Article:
Last modified: Monday, July 13, 2009
New faculty member's research cited in recent Supreme Court decision
FOR IMMEDIATE RELEASE
July 13, 2009
BLOOMINGTON, Ind. -- Like many of his colleagues at Indiana University's Kelley School of Business, Herman Aguinis has published his research often in journals and other juried publications -- more than 70 articles so far.
However, just two days before he joined the acclaimed business school, his work with four colleagues received national attention, being cited by the U.S. Supreme Court in its decision in the case of New Haven, Conn., firefighters.
Aguinis, Dean's research professor in Kelley's Department of Management and Entrepreneurship, was among a group of fellows of the Society for Industrial and Organizational Psychology to file an amici curiae brief in Ricci v. DeStefano.
The Ricci case was brought by a group of firefighters claiming that they were the victims of racial discrimination by the city of New Haven. The firefighters -- 17 who are white and one who is Hispanic -- had taken and passed a test required for consideration for management positions within the fire department. The city discovered that few African-Americans had passed the test and invalidated the results due to concern that it would be sued for the test having disparate impact on members of a protected minority.
With a 5-4 decision handed down on June 29, the court held that the city discriminated against the complainants on the basis of their race, a violation of Title VII of the Civil Rights Act. According to the court's decision, the City of New Haven had to have strong basis in evidence that it would be liable under the disparate impact statute, not just concern that it would be sued.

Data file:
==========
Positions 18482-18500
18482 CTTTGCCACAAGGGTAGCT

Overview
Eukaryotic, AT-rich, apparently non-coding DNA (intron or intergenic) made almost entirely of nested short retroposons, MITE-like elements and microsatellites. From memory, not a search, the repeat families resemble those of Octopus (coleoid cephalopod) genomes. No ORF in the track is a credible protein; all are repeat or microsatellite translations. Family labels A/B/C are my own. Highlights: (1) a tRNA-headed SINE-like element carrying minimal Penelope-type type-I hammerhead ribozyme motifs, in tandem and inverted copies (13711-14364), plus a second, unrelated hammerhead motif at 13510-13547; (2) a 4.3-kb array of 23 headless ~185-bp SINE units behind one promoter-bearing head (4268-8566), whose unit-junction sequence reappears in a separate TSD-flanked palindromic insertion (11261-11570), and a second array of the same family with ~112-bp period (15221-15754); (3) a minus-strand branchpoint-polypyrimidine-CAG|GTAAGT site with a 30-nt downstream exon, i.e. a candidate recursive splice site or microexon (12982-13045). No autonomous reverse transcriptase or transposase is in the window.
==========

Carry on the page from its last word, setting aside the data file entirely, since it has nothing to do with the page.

In their amici brief, Aguinis and his colleagues described the steps, from a scientific standpoint, that the city should have taken to determine whether the test was valid. They argued that that the city did not follow due diligence in evaluating the validity of the test.
"The main point of a test like this one is to understand what people will do in the future. But the test is just the tip of iceberg. You could also look at other predictors of performance such as a job interview or an assessment center to try to predict what a person would do in a management position," said Aguinis, who came to Kelley from the University of Colorado. "Our brief said that the city did not follow the necessary steps, so it did not have enough information to determine the test's validity."
The main goal of this brief, according to Aguinis, was to inform the court regarding science-based best organizational practices. Interestingly, both the opinion and dissent cited ideas from the amici brief.
"The take-home message from this decision is that before you choose to discard test scores in the future, you need to have strong evidence that the test scores are not good at predicting performance," Aguinis explained. He believes that the court's decision will likely be tested again in the near future since it was so narrowly split.
Aguinis holds a Ph.D. in industrial and organizational psychology. His expertise is in organizational behavior, human resource management and research methods and analysis. His main research interests are corporate responsibility, domestic and international diversity and ethics.
"A central goal in my research agenda is to bridge the gap between science and practice," Aguinis explained. "In the medical field it would be unimaginable to find a doctor who is practicing medicine without the most updated medical research. But how many managers make managerial decisions without the latest research from the field? How many executives read the journals from the management field? Producing research that is both rigorous and relevant can help bridge this science-practice gap."